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Chinese writer Mo Yan smiles during an interview at his house in Beijing December 24, 2009. Mo Yan won the 2012 Nobel prize for literature on October 11, 2012 for works which the awarding committee said had qualities of "hallucinatory realism". Picture taken December 24, 2009. (CHINA DAILY/REUTERS)
Chinese writer Mo Yan smiles during an interview at his house in Beijing December 24, 2009. Mo Yan won the 2012 Nobel prize for literature on October 11, 2012 for works which the awarding committee said had qualities of "hallucinatory realism". Picture taken December 24, 2009. (CHINA DAILY/REUTERS)

A Nobel laureate the Chinese Politburo can love Add to ...

His novels deal with Japan’s brutal Second World War occupation of China, and the cruelties inflicted by Mao’s failed Great Leap Forward and the bloody Cultural Revolution. They are often clear in their criticisms of what the Communist Party did to its own people in that era. But nothing is too directly said – Mr. Mo says he chose his pen name while still a soldier to remind himself to be restrained in voicing his opinions.

“I have nothing against the Communist Party,” one of Mr. Mo’s characters declares in Life and Death are Wearing Me Out, “and I definitely have nothing against Chairman Mao. I’m not opposed to the People’s Commune or to collectivization. I just want to be left alone to work for myself.”

Speaking to an interviewer at this year’s London Book Fair, Mr. Mo said he thought having to deal with censorship helped him refine his craft. “In our real life there might be some sharp or sensitive issues that [the writer does] not wish to touch upon. At such a juncture a writer can inject their own imagination to isolate them from the real world or maybe they can exaggerate the situation – making sure it is bold, vivid and has the signature of our real world. So, actually I believe these limitations or censorship is great for literature creation,” he said.

Peter Englund, the Nobel academy’s permanent secretary, said Mr. Mo had been contacted before the announcement. “He said he was overjoyed and scared.”

 

 

A committee known for rewarding dissidents

Rewarding writers sharply critical of the governing regimes of their native countries is a traditional specialty of the secretive committee that determines the Nobel Prize for Literature, with results that are often more controversial politically than they are in terms of literary taste.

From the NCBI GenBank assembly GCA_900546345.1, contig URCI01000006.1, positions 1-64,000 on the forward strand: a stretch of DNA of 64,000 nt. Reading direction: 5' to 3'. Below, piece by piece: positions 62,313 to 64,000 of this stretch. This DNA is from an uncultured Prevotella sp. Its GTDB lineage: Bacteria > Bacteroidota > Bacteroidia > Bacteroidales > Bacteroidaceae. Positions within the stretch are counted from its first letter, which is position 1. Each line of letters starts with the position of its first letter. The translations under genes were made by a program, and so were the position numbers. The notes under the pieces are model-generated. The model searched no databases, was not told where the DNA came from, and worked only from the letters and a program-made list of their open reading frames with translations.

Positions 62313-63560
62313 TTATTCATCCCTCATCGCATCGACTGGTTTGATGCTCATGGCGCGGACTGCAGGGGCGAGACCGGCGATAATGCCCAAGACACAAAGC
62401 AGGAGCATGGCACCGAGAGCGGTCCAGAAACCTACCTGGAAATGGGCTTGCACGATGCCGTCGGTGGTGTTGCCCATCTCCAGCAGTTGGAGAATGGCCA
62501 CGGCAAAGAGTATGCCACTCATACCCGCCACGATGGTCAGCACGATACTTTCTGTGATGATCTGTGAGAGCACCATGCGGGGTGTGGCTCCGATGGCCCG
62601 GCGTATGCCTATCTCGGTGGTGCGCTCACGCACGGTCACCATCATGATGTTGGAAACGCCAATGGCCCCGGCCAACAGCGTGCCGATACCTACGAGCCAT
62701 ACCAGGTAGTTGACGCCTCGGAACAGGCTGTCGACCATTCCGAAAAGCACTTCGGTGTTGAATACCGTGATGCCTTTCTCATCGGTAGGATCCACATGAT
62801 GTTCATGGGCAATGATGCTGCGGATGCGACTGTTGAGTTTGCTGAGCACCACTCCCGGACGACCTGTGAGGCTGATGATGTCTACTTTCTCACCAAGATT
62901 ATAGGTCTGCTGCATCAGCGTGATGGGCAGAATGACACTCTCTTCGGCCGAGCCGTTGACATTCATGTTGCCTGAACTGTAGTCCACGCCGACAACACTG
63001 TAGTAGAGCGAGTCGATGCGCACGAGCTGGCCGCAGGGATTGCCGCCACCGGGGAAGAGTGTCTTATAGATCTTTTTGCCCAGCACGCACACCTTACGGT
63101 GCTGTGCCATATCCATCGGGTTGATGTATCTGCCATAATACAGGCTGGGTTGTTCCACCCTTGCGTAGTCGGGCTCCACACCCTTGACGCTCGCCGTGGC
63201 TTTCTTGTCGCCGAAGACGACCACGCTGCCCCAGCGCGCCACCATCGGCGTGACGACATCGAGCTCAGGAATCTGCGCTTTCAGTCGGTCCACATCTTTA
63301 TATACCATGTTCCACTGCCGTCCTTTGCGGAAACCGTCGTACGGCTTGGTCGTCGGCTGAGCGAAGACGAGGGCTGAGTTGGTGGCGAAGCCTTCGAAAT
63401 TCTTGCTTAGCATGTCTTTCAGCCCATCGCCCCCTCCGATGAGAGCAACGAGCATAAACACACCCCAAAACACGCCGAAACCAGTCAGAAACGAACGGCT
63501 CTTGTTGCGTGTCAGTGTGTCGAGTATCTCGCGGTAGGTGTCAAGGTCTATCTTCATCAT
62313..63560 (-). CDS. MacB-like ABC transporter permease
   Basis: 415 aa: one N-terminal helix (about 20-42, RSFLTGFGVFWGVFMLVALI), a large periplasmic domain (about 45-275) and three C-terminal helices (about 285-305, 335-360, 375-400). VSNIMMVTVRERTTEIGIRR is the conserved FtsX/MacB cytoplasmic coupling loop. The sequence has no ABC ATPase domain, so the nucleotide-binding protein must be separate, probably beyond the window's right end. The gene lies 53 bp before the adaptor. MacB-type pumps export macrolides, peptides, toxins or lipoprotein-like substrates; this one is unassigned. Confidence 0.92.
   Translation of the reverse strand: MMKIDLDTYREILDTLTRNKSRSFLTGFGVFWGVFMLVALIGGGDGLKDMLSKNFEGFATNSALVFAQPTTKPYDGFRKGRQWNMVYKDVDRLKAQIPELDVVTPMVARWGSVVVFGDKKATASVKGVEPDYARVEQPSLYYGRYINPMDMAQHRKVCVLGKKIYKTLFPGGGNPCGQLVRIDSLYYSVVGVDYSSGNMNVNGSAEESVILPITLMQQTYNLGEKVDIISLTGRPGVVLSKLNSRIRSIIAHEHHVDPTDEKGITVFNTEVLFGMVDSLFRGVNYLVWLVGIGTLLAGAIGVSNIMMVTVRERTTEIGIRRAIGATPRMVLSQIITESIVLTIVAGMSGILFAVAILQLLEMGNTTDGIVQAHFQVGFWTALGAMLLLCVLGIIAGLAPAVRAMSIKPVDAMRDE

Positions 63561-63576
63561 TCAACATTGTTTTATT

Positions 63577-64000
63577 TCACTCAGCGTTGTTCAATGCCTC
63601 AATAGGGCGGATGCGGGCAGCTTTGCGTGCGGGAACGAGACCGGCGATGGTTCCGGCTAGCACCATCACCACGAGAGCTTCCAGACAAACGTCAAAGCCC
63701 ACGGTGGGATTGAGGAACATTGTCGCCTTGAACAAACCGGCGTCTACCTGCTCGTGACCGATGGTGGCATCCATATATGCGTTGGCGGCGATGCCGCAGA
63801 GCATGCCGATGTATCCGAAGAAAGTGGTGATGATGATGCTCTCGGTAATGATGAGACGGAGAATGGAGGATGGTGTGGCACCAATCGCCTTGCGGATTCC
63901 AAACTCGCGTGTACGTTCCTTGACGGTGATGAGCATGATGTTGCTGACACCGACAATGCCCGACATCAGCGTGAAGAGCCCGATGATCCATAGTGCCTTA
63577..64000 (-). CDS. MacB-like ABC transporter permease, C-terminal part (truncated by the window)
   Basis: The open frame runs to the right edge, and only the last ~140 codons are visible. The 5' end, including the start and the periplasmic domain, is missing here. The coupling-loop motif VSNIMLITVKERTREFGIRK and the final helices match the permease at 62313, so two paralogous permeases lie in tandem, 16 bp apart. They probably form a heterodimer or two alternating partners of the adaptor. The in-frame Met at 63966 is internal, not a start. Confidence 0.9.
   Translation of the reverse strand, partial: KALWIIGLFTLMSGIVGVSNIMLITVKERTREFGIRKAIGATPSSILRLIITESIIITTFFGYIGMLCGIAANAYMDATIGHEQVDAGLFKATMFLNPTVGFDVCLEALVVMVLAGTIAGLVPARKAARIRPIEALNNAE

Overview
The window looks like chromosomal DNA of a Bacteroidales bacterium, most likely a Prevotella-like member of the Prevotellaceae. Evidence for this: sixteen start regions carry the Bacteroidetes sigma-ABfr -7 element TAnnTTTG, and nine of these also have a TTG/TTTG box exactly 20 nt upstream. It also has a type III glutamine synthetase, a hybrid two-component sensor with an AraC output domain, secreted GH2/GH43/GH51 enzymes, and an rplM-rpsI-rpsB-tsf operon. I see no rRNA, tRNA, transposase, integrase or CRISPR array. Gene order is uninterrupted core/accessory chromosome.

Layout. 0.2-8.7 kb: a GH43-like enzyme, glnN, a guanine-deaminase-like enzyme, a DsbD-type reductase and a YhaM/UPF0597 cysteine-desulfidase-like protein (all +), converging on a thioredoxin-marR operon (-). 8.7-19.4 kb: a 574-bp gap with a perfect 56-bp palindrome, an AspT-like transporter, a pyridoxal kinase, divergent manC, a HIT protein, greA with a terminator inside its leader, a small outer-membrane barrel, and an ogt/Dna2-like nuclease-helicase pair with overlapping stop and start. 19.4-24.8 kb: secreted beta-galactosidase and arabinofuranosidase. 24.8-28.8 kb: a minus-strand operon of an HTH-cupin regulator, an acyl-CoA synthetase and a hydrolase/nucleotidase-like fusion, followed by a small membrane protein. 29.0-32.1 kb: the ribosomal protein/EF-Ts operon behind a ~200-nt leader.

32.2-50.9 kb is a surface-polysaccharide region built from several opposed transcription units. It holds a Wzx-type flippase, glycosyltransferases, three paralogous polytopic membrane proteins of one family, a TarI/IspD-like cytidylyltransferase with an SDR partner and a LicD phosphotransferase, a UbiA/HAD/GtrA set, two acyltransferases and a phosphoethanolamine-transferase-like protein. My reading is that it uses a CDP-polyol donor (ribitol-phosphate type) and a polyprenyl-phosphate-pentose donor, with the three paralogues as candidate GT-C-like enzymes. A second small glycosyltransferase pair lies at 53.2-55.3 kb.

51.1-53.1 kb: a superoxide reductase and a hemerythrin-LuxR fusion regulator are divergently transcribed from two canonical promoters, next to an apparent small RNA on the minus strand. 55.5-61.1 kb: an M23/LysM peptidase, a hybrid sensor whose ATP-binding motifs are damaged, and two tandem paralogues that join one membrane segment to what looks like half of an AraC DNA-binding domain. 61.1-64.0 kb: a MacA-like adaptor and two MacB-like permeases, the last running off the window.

Boris Pasternak, author of the worldwide bestseller Dr. Zhivago, was the first to feel the sting of victory when he won the prize at the height of the Cold War in 1958. Outraged Soviet authorities, who had already banned the novel in their country, forced him to decline it.

The Soviets were happy when the 1965 Nobel went to strict party-liner Mikhail Sholokhov, author of And Quiet Flows the Don, which is still regarded as a masterpiece of the otherwise discredited, Communist-approved genre of social realism.

But satisfaction turned to fury in 1970 when the committee gave its nod to arch-dissident Alexander Solzhenitsyn, widely celebrated in the West for his anti-Communist activism. Mr. Solzhenitsyn later spiced the controversy by joining a growing body of opinion claiming that Mr. Sholokhov had plagiarized his Stalinist masterpiece. (Subsequent research has discounted the suspicion.)

Criticism was fierce when the 1971 literary award went to Chilean poet Pablo Neruda, who had written paeans in praise of Joseph Stalin in his youth and remained a devoted Communist, ultimately serving as a diplomat in the short-lived government of Chilean President Salvador Allende. He died shortly after the coup that toppled Mr. Allende, and Chilean authorities are still investigating reports he had been poisoned by supporters of the right-wing junta that seized power.

The committee extended its embrace of Soviet victims in 1980 by awarding the literature prize to Polish poet Czeslaw Milosz, who had lived in exile since the Communist takeover and whose work was banned in Poland, appearing only in roughly printed underground editions. The award coincided with the Gdansk uprising of the Solidarity movement – the first crack in the Iron Curtain.

In 1984, the committee repeated the gesture in Czechoslovakia, awarding 83-year-old poet Jaroslav Seifert, who had remained muzzled by authorities ever since denouncing Soviet suppression of the Prague Spring in 1968. The award went unremarked in official Czech media and Mr. Seifert, unable to travel to accept his prize, died a year later.

The campaign continued in 1987 when Russian-born poet Joseph Brodsky, who had been incarcerated in mental institutions and ultimately expelled from his homeland for “social parasitism,” won the 1987 award. “I am quite positive that a man who reads poetry is harder to prevail upon than one who doesn’t,” he said in his acceptance speech.

Another devoted Communist, Jose Saramago, was living in exile from his native Portugal when he won the prize in 1998, having been driven out of the country by repeated clashes with its government and the Catholic Church. When Mr. Saramago died two years ago, The New York Times eulogized him as a man “known almost as much for his unfaltering Communism as for his fiction.”

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